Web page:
Navigating the Tasks toward Mastery
As stated above, each chapter provides detailed strategies for how to achieve the six tasks that make up the book’s meat. What Greene finds common among those who achieve mastery is that they follow their inclinations. That is, they discover their Life Task and do not waiver from it regardless of internal or external pressures. Secondly, in pursuing their goals, masters find an apprenticeship that allows them to learn from others who are themselves masters. However, once the apprenticeship is complete, it is equally important for the apprentice to break from the influence of the mentor and move on and surpass the mentor through innovation and creativity. Likewise, those who achieve mastery must develop the ability to measure well their social contexts. Who is good support? Who might be an enemy? How does one navigate the social milieu in which one is immersed? What battles should be fought, and which ones should not be engaged so as not to waste valuable time and creative energy? As one moves past the apprenticeship, the dimensional mind becomes paramount for the person pursuing mastery to engage in active and creative endeavors. The dimensional mind seeks to make connections among diverse experiences and phenomena, broadening one’s perspective, in addition to the detailed perspective that comes through specialization. And finally, the one who achieves mastery synthesizes the intuitive and the rational. Masters tend to intuitively know how to choose, engage, and solve important problems. Masters appear to achieve their goals, conquer problems, and continually accomplish and produce in an effortless manner. However, such apparent ease, rather than being due to magic or genius, is drawn on a bank of countless hours of practice, apprenticeship, and pursuit of endeavors in which masters experience both failure and success.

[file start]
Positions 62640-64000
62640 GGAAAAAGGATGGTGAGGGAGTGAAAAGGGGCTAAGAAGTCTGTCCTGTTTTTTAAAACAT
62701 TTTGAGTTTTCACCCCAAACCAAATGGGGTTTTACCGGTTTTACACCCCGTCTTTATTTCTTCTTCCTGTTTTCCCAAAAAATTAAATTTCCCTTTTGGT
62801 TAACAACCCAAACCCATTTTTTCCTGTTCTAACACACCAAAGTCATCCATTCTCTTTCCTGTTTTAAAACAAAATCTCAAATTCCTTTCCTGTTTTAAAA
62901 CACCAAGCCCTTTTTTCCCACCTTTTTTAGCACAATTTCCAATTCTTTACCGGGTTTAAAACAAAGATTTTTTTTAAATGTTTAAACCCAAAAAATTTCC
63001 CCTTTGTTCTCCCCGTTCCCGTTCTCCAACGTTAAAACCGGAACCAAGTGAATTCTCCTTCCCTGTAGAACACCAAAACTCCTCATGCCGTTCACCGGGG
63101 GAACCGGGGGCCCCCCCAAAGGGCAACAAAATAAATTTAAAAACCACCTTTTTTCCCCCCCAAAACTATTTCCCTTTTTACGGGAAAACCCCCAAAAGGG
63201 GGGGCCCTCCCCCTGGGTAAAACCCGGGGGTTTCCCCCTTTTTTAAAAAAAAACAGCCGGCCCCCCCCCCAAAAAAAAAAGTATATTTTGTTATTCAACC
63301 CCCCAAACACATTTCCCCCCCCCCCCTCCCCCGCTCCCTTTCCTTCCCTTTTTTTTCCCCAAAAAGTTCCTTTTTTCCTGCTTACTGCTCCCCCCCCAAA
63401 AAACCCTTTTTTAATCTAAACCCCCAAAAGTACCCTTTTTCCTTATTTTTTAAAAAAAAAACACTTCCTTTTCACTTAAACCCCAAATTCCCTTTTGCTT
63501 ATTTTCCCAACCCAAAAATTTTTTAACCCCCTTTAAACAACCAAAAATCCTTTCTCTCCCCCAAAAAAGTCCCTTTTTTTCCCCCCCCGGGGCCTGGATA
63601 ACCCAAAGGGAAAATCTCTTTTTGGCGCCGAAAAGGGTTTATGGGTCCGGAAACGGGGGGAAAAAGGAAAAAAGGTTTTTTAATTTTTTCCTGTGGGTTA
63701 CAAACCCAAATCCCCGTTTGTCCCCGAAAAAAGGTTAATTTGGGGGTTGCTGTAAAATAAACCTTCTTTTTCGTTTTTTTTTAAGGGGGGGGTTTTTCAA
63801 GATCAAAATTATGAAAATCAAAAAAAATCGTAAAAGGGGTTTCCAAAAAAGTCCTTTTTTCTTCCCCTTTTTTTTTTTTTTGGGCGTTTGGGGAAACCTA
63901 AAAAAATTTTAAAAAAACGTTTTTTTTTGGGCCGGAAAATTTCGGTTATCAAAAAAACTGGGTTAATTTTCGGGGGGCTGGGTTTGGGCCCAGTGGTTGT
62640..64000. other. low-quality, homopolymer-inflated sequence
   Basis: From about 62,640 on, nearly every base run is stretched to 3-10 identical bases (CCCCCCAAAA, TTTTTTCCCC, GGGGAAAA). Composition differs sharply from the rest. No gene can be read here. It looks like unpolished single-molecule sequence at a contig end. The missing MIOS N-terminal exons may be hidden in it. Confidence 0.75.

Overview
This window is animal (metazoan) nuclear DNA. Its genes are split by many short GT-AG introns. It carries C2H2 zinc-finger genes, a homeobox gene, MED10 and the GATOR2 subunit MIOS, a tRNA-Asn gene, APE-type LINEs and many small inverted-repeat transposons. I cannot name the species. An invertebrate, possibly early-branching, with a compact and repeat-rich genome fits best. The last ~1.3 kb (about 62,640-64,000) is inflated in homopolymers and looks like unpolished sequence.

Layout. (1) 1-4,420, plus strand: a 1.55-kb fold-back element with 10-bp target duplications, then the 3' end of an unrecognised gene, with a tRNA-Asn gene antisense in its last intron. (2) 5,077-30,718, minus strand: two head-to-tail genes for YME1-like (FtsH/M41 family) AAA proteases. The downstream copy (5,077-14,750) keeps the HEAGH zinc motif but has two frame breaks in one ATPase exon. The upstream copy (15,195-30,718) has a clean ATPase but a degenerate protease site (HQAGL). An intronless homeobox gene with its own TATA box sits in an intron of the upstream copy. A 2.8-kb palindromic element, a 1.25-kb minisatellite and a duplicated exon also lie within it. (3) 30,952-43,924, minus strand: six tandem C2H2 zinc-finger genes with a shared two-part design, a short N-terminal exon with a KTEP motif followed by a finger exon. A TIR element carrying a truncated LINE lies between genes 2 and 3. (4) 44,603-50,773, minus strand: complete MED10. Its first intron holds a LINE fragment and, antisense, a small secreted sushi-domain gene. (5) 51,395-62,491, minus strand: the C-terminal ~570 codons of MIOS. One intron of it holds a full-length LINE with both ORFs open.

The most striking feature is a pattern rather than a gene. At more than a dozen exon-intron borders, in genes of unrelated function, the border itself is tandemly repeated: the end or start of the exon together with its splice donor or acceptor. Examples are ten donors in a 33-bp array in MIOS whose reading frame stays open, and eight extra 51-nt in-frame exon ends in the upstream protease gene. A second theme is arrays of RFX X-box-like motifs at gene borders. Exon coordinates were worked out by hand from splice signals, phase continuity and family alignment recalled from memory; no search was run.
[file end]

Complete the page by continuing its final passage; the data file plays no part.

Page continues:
Between the covers of Robert Greene’s book, Mastery, lies a wealth of information. And it is information that we should take to heart if we desire the fulfillment in life that comes with doing things well, accomplishing tasks that speak to our self-efficacy, and providing the kind of work that contributes to others’ well being. This book review comes on the heels of another review I did of Cal Newport’s So Good They Can’t Ignore You. Both authors sound forth a clarion call for the necessity of developing and building skills, creating the craftsman’s mindset. One important contrast between the authors is Greene’s expressive belief in a “calling”, or finding one’s Life Task. Such a concept may appear at odds with Newport’s negation of a “passion” that one must find, preceding one’s pursuit of mastery. Greene, however, likens a calling to those inclinations we have; moreover, he emphasizes that calling alone will not help one achieve mastery. Individuals must practice, apprentice, and develop their skills through thousands of hours of endeavor. Mastery provides a thorough study for anyone who wants to engage a field of endeavor and reach, through concerted effort, the level of being a master. I wish Greene would have addressed concerns for us who are older now, and how we can expect to achieve a level of mastery in our lives. However, he does state that although it’s beneficial to begin such quests early in life, the good news is that it’s never too late for anyone who sets his or her mind toward achieving mastery. And regardless of our age, background, or IQ, the path is the same: hard work. The road is clear on the one hand, but full of obstacles that we do not recognize on the other hand. We, along with proteges and geniuses, must travel the road that Greene lays out.
It’s not an easy road. But if it were that easy, there wouldn’t exist those whom we consider masters of their craft.
John V. Jones, Jr., Ph.D., LPC-S/March 14, 2014
THE ARTS: Literature/Book Review